Catholic radio stations push back on new race and gender reporting rules 

Christian radio Credit: Shutterstock

A trio of Catholic radio networks has filed a petition against the U.S. Federal Communications Commission (FCC) over new requirements that will soon mandate that all U.S. radio and television stations publish information about the race and gender of their employees.

In a 3-2 ruling in February, the commissioners of the FCC reinstated a requirement that radio stations must annually file a document, known as Form 395-B, that lists the race and gender of their employees.

The FCC governs radio stations transmitting on AM or FM frequencies, satellite radio and TV stations, cable networks, and broadcast TV stations. These entities are required to maintain a summary of publicly accessible information known as a public file, with varying requirements among the types of stations regarding what must be contained in the file.

The FCC had not required Form 395-B since 2004, following a 2001 ruling by the ​​U.S. Court of Appeals for the District of Columbia Circuit.

In an April 29 complaint filed with the FCC and shared with CNA, three Catholic broadcasters — Ave Maria Radio, Armor of God Catholic Radio, and La Promesa Foundation — argued that the new regulations would “adversely affect them as well as all religious broadcasters generally.” 

La Promesa Foundation operates Guadalupe Radio Network, a major EWTN affiliate, as are Ave Maria Radio and Armor of God Catholic Radio. (EWTN also owns Catholic News Agency.)

The FCC in its February ruling introduced a mandate that stations must make the 395-B forms public, because “doing so will ensure maximum accuracy of the submitted data, is consistent with Congress’ goal to maximize the utility of the data an agency collects for the benefit of the public, allows us to produce the most useful reports possible for the benefit of Congress and the public, and allows for third-party testing of the accuracy of our data analyses.”

“Collection, analysis, and availability of this information will support greater understanding of this important industry,” the FCC ruling says. 

In their joint complaint, the radio stations argue that the new rule “would advance the interests of the LGBTQ lobby and would chill the religious freedoms … enshrined in the First Amendment of the federal Constitution.”

Mike Jones, vice president and general manager at Ave Maria Radio, called the FCC’s action “pernicious” and said that their attorney offered to file a complaint with the FCC on their behalf and on behalf of the other stations. 

Jones told CNA that he foresees activists opposed to the stations’ Catholic mission weaponizing the public gender and race data, and also reiterated that the radio stations believe the FCC’s actions to be unconstitutional.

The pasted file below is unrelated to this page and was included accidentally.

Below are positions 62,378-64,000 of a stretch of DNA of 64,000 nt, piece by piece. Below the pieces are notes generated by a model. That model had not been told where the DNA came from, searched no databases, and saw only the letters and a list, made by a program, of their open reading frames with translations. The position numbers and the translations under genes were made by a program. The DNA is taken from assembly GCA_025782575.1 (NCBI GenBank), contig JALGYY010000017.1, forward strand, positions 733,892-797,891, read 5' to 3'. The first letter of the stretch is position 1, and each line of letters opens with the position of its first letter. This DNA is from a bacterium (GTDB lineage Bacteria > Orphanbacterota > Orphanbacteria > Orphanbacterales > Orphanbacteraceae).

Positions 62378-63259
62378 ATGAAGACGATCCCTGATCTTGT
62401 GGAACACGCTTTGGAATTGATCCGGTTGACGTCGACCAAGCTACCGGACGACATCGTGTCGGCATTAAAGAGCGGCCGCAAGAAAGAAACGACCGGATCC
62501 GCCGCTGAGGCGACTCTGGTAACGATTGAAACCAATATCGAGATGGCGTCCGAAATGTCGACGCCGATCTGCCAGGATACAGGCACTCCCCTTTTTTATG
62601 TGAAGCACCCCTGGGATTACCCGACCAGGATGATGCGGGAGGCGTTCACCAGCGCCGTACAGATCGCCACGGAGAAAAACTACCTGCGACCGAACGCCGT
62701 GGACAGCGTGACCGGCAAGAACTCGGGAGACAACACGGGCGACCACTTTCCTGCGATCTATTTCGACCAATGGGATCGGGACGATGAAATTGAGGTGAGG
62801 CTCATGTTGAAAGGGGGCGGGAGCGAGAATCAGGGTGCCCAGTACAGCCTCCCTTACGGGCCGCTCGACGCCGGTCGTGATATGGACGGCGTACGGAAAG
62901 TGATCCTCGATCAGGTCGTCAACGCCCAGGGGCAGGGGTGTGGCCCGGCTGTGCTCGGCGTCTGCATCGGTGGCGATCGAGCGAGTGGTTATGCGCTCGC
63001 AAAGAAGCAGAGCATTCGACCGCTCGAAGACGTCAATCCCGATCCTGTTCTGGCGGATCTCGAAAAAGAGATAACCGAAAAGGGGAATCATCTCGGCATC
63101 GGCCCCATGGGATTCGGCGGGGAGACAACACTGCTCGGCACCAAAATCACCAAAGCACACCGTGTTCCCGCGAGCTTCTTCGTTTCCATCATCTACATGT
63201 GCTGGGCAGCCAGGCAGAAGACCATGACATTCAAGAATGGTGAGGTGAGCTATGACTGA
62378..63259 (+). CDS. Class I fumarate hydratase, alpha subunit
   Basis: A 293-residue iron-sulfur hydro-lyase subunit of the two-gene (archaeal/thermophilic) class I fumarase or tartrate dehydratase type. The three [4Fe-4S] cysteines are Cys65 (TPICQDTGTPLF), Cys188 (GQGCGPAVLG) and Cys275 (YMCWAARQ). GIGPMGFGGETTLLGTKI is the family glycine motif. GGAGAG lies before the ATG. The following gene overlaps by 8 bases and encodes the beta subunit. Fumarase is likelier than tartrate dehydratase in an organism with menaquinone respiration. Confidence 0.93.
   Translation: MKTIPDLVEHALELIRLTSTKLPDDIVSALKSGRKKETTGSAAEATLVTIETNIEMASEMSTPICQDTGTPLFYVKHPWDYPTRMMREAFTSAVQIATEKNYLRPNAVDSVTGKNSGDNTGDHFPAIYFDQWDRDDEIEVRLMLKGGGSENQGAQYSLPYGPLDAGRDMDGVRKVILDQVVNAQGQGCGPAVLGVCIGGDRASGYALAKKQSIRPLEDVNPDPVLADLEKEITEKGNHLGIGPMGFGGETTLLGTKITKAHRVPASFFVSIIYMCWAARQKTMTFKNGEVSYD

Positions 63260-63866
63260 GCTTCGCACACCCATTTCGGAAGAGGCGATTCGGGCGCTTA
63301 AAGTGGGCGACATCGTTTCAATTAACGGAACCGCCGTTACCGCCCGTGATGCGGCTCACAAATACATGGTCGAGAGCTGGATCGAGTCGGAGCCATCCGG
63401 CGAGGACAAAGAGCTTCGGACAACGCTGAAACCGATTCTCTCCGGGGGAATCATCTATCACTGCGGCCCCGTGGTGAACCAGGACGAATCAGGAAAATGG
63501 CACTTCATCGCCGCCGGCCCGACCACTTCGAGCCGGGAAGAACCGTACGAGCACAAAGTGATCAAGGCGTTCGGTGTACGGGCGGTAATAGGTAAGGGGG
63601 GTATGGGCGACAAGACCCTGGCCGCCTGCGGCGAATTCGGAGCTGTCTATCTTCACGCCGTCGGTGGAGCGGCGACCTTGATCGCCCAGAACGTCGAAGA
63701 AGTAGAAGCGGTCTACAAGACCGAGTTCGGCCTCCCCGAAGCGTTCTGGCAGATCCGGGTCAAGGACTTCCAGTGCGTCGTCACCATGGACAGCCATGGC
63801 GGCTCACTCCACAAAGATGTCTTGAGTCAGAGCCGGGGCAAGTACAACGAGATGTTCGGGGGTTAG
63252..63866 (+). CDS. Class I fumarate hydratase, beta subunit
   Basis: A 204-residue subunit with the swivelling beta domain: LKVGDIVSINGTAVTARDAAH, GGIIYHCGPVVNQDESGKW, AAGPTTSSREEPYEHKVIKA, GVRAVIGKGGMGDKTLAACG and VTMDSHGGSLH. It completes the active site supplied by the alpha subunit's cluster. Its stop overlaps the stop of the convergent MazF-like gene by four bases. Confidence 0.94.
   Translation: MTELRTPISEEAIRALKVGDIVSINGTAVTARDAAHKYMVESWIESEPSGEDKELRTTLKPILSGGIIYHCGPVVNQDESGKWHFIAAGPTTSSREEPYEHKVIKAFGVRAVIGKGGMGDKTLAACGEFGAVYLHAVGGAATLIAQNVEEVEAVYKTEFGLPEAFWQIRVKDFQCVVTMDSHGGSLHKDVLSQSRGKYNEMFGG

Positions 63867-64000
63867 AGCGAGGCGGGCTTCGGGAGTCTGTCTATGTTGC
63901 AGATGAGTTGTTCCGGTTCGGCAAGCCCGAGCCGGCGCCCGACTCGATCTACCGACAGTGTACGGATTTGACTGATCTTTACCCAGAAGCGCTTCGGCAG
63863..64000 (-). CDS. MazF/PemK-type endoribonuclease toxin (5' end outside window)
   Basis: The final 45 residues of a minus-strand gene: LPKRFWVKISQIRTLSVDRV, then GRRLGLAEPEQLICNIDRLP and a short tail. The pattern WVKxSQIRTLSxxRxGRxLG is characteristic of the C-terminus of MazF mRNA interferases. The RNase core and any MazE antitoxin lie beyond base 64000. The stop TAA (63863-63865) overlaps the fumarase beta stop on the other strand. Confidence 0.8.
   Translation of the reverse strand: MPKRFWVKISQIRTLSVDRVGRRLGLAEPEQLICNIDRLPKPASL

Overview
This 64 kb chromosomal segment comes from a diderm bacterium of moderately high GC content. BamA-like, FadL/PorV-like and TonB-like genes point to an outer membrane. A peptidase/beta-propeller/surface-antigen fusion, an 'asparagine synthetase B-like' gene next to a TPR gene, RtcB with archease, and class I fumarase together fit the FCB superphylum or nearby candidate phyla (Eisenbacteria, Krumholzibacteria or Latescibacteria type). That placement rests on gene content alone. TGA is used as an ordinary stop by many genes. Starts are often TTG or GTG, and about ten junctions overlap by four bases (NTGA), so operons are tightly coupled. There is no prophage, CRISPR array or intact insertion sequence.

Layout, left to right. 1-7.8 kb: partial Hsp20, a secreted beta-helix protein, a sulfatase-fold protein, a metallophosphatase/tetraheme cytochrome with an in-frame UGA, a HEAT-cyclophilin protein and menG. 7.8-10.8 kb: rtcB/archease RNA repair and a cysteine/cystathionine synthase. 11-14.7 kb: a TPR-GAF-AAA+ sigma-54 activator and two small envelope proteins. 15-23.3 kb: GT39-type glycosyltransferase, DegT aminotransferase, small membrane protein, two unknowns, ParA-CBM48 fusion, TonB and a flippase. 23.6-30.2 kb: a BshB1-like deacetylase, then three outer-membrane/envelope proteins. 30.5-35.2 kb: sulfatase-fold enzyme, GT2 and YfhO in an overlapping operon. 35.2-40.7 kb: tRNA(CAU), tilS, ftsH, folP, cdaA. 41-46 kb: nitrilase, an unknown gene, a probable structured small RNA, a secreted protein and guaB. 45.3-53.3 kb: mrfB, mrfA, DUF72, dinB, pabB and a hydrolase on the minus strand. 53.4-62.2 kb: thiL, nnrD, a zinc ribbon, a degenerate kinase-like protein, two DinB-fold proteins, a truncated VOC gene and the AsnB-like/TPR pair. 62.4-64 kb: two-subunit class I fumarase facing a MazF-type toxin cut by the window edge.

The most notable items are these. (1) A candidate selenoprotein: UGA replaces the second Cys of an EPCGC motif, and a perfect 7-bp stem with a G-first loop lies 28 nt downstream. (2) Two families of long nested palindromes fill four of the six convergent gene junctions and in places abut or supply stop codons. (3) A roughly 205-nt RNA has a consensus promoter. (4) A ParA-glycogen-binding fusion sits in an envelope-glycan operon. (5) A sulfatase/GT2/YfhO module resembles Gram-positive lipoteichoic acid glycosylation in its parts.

“I don’t think [the FCC] is going to win,” he added. 

The radio stations’ complaint also argues that the U.S. Supreme Court is expected to soon rule on two cases that could limit the FCC’s ability to make decisions, giving that power instead to Congress. 

“The United States Supreme Court will soon release opinions in the cases of Loper Bright Enterprises v. Raimondo (No. 22-451) and Relentless, Inc. v. Department of Commerce (No. 22-1219), which were argued on Jan. 17, 2024,” the complaint says. 

“If the court sides with the appellants, there is a substantial likelihood that the opinions will limit the ability of the FCC to legislate and will recognize the primacy of Congress in this area pursuant to Article I, Section 1.”

Brendan Carr, the senior Republican among the five FCC commissioners, said in a statement dissenting from the ruling that he would not have opposed a new 395-B requirement if the filings remained confidential. The fact that such filings will be made public, he said, means that the FCC will soon “post a race and gender scorecard for each and every TV and radio broadcast station in the country.”

“This is no benign disclosure regime. The record makes clear that the FCC is choosing to publish these scorecards for one and only one reason: to ensure that individual businesses are targeted and pressured into making decisions based on race and gender,” Carr asserted.

More in US

Two other major Christian broadcasting groups, the National Religious Broadcasters Association and the American Family Association, have also announced lawsuits challenging the ruling.

The first 395-B filings will be due Sept. 30, the FCC says.

Our mission is the truth. Join us!

Your monthly donation will help our team continue reporting the truth, with fairness, integrity, and fidelity to Jesus Christ and his Church.